Let’s Dead “Full Stack Marketer”

On a recent Reddit thread in r/startups, a young founder asked the group for advice on the proper way to hire for a marketing position. Specifically, he wanted to know what terminology to use in the job description. This brought out a slew of answers, such as: customer advocate, digital marketing manager, community manager, and so on. Here’s what I came in with:

Marketing Generalist. That’s what early stage startups need, then try to specify the prioritized roles. A digital marketing manager is quite different from an experiential marketing expert (those are the dudes who do live events and manage ambassador programs). Just like you’d hire for a tech role, call out exactly what skills they should have and prioritize them. You’re not going to find many CMO-level/type marketers who can really strategize for long-term growth but also want to deal with managing college ambassadors (that’s typically done at a lower level).

That got me questioning myself: What exactly is a “marketing generalist”? Is this the best advice to give a young founding team? Am I propagating the “full stack” myth? I view “full stack” to mean you have an effective grasp of the major umbrella marketing disciplines. You’re well-rounded, probably a little better in some areas than others, and you won’t find yourself completely out of your depth in the majority of situations.

But maybe there’s a better way to define this (unicorn?) role?

Personally, I think a marketer who focuses on being full stack at the detriment to deep exploration of one or two specific disciplines puts himself in a tough position for future value to employers. Listen to Cody Boyte relate his experience with this exact situation. The inherent challenge for us startup peeps is that an early stage team needs someone who has experience and knowledge in all aspects of marketing, but as soon as it’s time to hit that growth stage, as Cody pointed out, the specialists come rolling in.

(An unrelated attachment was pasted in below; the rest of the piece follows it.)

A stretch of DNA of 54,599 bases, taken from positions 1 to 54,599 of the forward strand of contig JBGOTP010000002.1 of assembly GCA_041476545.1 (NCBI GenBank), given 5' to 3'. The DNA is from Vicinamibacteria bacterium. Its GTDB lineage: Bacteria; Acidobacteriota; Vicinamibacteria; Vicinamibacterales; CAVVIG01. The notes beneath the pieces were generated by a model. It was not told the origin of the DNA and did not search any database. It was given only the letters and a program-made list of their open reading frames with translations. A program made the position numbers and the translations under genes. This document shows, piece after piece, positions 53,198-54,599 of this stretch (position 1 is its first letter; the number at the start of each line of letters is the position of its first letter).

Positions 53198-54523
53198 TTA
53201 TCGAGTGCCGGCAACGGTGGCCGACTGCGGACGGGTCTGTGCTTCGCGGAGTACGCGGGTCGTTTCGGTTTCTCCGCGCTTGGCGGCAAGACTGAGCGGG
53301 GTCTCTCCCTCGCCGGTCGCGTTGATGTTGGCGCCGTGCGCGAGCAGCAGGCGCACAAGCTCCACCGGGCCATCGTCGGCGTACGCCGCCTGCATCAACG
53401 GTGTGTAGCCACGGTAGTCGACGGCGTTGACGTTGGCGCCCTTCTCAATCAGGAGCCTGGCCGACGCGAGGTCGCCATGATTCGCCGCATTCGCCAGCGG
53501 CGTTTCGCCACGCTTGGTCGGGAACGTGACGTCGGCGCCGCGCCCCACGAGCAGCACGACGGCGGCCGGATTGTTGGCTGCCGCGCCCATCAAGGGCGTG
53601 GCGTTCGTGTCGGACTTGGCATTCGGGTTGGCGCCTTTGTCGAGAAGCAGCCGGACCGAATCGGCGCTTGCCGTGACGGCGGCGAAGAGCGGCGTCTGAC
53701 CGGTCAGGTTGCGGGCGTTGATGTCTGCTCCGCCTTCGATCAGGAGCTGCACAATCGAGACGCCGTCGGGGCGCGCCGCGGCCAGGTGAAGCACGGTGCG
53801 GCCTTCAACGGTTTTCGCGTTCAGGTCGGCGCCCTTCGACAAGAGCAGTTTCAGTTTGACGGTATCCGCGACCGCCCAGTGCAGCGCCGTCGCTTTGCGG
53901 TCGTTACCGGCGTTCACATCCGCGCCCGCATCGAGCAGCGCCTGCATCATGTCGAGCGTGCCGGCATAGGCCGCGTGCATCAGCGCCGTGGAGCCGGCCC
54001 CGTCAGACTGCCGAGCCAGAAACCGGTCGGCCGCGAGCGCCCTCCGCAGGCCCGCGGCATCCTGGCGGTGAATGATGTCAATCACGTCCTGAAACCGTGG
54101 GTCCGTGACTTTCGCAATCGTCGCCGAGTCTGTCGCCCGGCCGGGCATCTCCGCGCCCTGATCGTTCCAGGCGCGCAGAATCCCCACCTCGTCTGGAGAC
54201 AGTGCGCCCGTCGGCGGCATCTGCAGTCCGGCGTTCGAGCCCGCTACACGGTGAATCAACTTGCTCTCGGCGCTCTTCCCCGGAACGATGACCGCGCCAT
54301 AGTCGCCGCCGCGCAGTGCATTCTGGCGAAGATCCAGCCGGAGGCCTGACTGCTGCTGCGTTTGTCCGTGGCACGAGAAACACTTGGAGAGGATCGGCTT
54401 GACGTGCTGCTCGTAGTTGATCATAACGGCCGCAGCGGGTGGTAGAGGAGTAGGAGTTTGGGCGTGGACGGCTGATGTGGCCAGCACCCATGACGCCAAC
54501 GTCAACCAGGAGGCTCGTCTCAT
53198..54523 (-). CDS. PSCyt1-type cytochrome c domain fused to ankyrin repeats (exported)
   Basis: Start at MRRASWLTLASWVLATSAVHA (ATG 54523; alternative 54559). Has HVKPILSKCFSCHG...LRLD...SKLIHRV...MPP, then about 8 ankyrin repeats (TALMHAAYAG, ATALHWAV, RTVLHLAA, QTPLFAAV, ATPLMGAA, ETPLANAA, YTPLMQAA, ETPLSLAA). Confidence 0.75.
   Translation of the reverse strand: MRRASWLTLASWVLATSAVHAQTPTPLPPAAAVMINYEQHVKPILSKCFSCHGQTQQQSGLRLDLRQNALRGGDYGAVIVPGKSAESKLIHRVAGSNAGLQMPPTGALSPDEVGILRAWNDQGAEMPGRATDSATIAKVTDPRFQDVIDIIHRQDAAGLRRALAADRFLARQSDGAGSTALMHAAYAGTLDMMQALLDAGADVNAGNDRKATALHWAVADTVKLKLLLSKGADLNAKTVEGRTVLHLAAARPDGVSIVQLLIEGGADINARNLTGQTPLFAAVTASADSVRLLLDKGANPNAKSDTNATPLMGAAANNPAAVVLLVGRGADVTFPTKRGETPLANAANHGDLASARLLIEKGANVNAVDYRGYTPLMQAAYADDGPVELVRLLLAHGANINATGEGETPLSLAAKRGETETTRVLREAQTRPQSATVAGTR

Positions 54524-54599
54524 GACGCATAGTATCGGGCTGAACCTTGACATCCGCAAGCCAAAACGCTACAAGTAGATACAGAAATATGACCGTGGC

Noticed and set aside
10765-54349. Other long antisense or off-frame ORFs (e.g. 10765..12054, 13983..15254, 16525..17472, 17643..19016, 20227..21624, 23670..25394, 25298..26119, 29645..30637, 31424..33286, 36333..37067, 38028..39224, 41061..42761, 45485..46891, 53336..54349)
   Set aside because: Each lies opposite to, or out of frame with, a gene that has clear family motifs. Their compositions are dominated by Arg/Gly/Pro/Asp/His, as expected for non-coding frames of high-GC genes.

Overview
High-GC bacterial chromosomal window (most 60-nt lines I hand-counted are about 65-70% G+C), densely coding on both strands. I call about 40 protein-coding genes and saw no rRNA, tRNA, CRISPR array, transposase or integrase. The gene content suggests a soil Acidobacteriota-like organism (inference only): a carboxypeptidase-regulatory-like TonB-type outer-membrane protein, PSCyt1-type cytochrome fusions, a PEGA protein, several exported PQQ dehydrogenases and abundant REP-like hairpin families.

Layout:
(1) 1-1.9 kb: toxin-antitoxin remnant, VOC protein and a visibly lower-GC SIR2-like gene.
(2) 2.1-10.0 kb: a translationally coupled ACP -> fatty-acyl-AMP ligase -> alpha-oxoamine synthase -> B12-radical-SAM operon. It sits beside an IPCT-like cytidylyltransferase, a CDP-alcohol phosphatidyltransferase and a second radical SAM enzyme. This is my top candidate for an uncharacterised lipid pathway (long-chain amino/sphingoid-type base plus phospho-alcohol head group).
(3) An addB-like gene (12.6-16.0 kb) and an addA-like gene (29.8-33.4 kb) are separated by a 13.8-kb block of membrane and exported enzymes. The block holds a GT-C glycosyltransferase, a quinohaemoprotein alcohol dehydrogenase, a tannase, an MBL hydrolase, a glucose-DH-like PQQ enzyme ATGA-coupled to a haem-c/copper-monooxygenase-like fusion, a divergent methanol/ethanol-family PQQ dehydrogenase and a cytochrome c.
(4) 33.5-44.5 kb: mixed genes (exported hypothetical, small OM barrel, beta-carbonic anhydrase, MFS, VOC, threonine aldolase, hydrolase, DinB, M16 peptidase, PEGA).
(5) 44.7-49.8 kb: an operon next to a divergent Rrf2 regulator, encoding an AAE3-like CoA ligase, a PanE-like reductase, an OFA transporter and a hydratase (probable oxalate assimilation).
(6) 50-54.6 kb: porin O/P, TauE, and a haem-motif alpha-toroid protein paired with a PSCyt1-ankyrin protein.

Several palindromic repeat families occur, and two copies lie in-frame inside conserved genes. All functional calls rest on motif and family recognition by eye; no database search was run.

What’s a Mixed Marketing Artist, you ask? Much like a successful mixed martial artist (see what I did there?!!), it’s someone who is well rounded in most marketing areas but killer in one or two. You can keep up with any type of challenge, but you’re favored to succeed when the match-up suits your expertise. An MMA has value to an early stage startup because he can do a bit of everything, while easily transitioning to a growth company where his expertise will be utilized heavily. And while tactical strategies are a necessary foundation to any growth / acquisition plan, much like a fighter in the octagon, there’s an art to translating the game plan to real life execution.

My ultimate advice to the startup in that Reddit thread was to check out the graphic below — and read this article — covering the various marketing channels one can seek expertise for.

The ideal scenario for a startup like theirs is to find an MMA who has special expertise in the channels that will matter most in 6 months to a year. That requires a bit of foresight and general knowledge of your customer base and acquisition strategy, but it could mean the difference between hiring (and onboarding) two different people versus just one who actually grows with you.